09.04.18

Senate Unanimously Passes Kilmer’s Hate Crimes Bill

Kilmer-drafted legislation in response to Mercer Island bomb threat one step closer to becoming law

WASHINGTON, DC—Today, the United States Senate passed The Protecting Religiously Affiliated Institutions Act. Representative Derek Kilmer (D-WA) co-wrote the bill and helped an earlier version of it pass in the House after a string of bomb threats were made nationwide against religious institutions, including one at the Stroum Jewish Community Center in Mercer Island, Washington last year. Senators Orrin Hatch (R-UT) and Sen. Dianne Feinstein (D-CA) introduced the bill in the Senate. Kilmer co-introduced the House bill with Rep. David Kustoff (R-TN).

“Americans should be able to practice their faith and gather as a community without the fear of being targeted because of their beliefs,” Kilmer said. “With the Senate’s action today, Congress is one step closer to classifying threats against religious community centers as a federal hate crime.”

The bill amends the Church Arson Prevention Act (18 U.S.C. § 247) to ensure that anyone who threatens violence against a religious community center because of the center’s religious affiliation can be prosecuted for committing a hate crime. It also creates a criminal penalty of a fine or a prison term of up to 5 years—or both—for people found guilty of such threats.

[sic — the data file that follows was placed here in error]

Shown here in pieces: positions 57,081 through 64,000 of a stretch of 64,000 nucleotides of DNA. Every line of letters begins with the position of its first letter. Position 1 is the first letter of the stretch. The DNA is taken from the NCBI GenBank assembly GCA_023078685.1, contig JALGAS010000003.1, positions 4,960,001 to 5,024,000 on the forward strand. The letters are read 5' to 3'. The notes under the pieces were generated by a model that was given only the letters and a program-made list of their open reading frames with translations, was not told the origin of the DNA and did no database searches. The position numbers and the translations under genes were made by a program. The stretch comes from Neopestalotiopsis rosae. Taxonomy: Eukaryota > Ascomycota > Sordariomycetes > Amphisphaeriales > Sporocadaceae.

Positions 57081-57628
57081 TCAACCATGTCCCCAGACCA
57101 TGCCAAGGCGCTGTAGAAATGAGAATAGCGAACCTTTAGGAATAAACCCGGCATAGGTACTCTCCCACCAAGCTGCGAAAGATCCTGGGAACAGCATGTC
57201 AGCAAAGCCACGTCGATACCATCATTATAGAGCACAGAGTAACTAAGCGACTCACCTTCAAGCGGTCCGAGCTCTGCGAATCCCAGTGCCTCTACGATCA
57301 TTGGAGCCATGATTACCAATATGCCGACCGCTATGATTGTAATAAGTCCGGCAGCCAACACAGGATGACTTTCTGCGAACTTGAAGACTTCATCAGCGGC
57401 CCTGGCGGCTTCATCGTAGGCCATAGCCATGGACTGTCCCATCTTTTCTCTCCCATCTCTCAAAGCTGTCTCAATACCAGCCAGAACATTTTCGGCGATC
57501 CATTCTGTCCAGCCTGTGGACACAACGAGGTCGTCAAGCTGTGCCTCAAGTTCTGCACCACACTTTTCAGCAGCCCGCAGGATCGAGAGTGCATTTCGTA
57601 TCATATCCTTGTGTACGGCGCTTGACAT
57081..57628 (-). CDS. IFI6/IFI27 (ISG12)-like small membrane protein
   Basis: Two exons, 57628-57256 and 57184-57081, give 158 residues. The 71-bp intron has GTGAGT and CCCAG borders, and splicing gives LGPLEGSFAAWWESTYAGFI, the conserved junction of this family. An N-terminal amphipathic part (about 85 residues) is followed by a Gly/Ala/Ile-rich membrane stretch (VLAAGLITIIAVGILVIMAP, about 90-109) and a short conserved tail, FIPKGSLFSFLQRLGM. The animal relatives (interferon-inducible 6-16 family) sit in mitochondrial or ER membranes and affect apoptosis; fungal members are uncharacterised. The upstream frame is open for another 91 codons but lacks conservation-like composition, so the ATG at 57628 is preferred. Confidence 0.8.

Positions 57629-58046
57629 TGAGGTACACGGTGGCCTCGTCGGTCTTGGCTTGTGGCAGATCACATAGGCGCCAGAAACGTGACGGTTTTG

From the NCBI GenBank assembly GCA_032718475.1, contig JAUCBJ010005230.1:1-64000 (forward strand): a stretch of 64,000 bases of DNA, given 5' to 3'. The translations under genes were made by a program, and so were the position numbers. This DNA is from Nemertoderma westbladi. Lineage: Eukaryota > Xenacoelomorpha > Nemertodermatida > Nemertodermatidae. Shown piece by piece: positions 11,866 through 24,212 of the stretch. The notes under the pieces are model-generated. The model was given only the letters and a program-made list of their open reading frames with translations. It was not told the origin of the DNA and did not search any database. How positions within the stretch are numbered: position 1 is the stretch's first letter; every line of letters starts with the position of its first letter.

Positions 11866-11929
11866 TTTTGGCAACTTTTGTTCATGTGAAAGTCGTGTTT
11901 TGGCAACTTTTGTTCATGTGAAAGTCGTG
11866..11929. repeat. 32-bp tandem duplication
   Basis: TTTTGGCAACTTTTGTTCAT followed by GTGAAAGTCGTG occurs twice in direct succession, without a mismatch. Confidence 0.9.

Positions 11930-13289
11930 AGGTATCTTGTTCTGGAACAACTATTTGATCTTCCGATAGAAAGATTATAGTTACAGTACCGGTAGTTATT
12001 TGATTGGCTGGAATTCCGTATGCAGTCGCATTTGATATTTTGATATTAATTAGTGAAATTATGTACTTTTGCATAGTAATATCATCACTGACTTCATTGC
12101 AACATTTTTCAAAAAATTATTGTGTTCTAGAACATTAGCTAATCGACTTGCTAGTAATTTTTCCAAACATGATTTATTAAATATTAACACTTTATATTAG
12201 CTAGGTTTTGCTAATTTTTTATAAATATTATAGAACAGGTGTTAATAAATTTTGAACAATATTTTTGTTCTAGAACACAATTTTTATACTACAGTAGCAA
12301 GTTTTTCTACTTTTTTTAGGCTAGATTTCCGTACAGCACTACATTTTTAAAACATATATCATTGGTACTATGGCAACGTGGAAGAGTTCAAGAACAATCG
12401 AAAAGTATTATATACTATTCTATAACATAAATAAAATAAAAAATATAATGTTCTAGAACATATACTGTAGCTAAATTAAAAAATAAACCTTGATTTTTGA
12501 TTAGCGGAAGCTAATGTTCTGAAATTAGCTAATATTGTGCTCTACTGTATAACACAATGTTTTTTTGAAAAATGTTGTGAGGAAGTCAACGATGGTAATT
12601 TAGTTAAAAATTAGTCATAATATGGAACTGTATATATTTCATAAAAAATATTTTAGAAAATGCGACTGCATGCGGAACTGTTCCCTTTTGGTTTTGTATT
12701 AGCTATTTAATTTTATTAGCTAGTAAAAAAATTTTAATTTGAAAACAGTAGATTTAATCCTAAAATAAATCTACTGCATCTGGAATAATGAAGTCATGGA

An earlier version of the bill passed in the House in December 2017. The Senate made some minor changes to the bill and then passed it unanimously today. The Senate version of the bill will come back to the House for another vote before heading to the president’s desk.

Kilmer authored the bill with input from community members who observed that while committing an act of violence against a religious community center was classified as a hate crime, the act of calling in a threat against them was not. He wrote about the issue in an op-ed for The Seattle Times and for the Mercer Island Reporter.

Earlier this year The Seattle Times reported “hate fueled threats and violence are up slightly, according to the FBI. In 2016, the most recent data available, shows 6,121 reported incidents, up from 5,850 in 2015. In Washington state there were 387 incidents reported in 2016 and 275 in 2015.”

The Seattle Times also recently reported that that the Anti-Defamation League which tracks anti-Semitic incidents in the US has reported a 57 percent increase in them between the years 2016 and 2017.